The Thousand Autumns of Jacob de Zoet by David Mitchell
Cloud Atlas is in my top five all-time favourite books. I also really liked Ghostwritten, so I don’t know why I took so long to delve into David Mitchell’s other works. I suppose I liked the science fiction elements in those two novels and was worried that I wouldn’t enjoy his books so much without them; I still like the Iain M. Banks sci-fi more than the Iain Banks mainstream fiction. I was wrong to leave it so long; I loved The Thousand Autumns of Jacob de Zoet and am now energised to make my way through Mitchell’s back catalogue.
This novel takes place as the 18th century turns into the 19th, primarily on the tiny man-made island of Dejima off the coast of Nagasaki. The Dutch have sole trading rights with the isolationist Empire of Japan and Jacob de Zoet is a young clerk who has travelled to Dejima to make some money before returning to his home in the Netherlands to marry his sweetheart Anna. In Dejima he meets Orito, a scarred yet alluring young midwife, who is being controversially trained in the art of medicine by the enigmatic Doctor Marinus. Taking place over decades, Jacob eventually discovers a dark secret at the heart of the local Japanese power yet in his position is powerless to do anything about it.
Despite taking place primarily in one very small location, The Thousand Autumns of Jacob de Zoet feels like an epic. As I’ve been finding a lot with historical fantasy lately, The Thousand Autumns of Jacob de Zoet tickled my fantasy bone. What Mitchell captures so wonderfully is just how mysterious and enigmatic a challenge Japan presented to the colonialist view of the East. English and Dutch attitudes to non-white people are made very clear in this novel through some truly nauseating treatment of African slaves and they speak with regular dripping content for Asian people as well. The English and Dutch were fairly used to conquering outside Europe with impunity, until they come to Japan and find a formidable nation that wants very little to do with them and could repel them without too much difficulty. Mitchell manages a fine balance between preserving a sense of mystery in Japan while avoiding the suspect Orientalist simplistic depiction of the East as a magical fantasy for Western consumption. There’s a strong element of magic realism in the whole thing, with Mitchell throwing a few very subtle hints our way that his universe isn’t necessarily one of purely rational science and that forces and energies exist outside our understanding. Mitchell is brilliant at confounding expectations about what a ‘mainstream’ novel should contain. I mean, one of Ghostwritten’s protagonists was an ancient incorporeal being. How cool is that? The Thousand Autumns of Jacob de Zoet isn’t as brazen as that, but it’s possibly cleverer, managing that fine trick of managing to make a story feel both intimate and epic. This is my favourite way to construct a story and Mitchell does it with aplomb.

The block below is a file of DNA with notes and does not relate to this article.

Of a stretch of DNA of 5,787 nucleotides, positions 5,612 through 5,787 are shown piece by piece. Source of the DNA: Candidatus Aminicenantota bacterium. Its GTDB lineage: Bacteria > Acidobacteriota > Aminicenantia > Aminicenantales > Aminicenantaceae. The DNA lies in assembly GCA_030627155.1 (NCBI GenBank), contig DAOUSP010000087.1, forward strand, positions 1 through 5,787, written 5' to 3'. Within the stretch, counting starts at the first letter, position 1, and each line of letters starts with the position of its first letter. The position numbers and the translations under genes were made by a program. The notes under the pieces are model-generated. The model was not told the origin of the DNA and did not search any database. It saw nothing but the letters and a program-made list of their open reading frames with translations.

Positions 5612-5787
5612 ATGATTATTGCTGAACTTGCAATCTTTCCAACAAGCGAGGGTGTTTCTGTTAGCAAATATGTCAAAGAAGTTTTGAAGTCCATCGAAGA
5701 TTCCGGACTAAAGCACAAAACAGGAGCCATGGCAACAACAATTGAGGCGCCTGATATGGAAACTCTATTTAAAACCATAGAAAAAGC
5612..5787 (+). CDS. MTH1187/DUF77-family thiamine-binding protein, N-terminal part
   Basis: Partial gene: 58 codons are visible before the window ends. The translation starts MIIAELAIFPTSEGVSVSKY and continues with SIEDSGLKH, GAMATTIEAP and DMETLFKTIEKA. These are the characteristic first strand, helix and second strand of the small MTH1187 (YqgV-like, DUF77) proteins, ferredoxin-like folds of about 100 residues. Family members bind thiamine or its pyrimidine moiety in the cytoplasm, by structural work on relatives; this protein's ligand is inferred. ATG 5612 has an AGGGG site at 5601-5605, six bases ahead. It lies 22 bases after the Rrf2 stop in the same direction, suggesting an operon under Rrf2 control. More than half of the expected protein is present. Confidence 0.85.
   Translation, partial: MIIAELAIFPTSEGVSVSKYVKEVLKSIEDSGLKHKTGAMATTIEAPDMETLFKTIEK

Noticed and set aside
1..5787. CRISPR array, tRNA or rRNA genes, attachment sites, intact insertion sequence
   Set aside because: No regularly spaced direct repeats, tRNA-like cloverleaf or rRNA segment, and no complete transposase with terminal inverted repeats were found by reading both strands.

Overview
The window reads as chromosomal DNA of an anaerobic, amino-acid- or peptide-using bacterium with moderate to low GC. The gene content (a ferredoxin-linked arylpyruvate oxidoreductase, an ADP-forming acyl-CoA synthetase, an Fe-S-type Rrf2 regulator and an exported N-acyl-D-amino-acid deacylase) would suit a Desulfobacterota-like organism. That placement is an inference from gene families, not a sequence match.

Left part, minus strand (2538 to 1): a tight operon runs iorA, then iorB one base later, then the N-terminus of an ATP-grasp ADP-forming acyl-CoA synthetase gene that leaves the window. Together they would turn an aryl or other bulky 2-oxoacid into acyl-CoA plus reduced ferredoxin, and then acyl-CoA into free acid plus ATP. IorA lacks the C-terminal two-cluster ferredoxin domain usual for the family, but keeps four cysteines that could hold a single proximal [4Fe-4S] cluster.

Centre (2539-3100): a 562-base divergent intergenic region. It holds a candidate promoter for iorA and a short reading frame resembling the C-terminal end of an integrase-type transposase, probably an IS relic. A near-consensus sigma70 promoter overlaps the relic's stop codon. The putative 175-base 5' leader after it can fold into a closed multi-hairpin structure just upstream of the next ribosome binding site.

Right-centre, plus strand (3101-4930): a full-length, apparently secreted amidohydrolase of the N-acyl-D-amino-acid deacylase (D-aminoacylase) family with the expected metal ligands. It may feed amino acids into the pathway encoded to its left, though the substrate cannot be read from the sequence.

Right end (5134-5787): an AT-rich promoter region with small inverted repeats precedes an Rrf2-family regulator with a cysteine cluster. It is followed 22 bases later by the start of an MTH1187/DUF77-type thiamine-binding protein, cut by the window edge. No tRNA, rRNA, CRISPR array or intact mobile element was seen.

Another element of Mitchell’s writing I love is his willingness to vary tone and master a variety of styles. The Thousand Autumns of Jacob de Zoet had some seriously moving moments, some moments or pure tension and yes, some laugh out loud comedy. Again, he does this in a less obvious way than the fractured narratives of Cloud Atlas and Ghostwritten, but this marvellously successful attempt at being a literary jack-of-all-trades is probably my favourite thing about Mitchell’s writing. There’s a description of Nagasaki towards the end that slips into poetry, but it didn’t feel jarring or pretentious, it just felt right, perfectly pitched.
Jacob de Zoet is a protagonist that it’s hard not to root for and he’s surrounded by an interesting and likeable cast. My favourite was the plain spoken Chief van Cleef of the Dutch trading mission; I enjoyed his lack of pretention and straight talking, with the Japanese characters also being well developed. The sinister Abbot Enomoto is a great character and Orito is an excellent love interest.
The Thousand Autumns of Jacob de Zoet moved, amused and entertained me more than I was perhaps expecting. For some reason I’d had it in my head that Cloud Atlas and Ghostwritten were flukes; I’m happy to be proven wrong. I think I have another author whose back catalogue I’m going to obsessively consume! Hooray!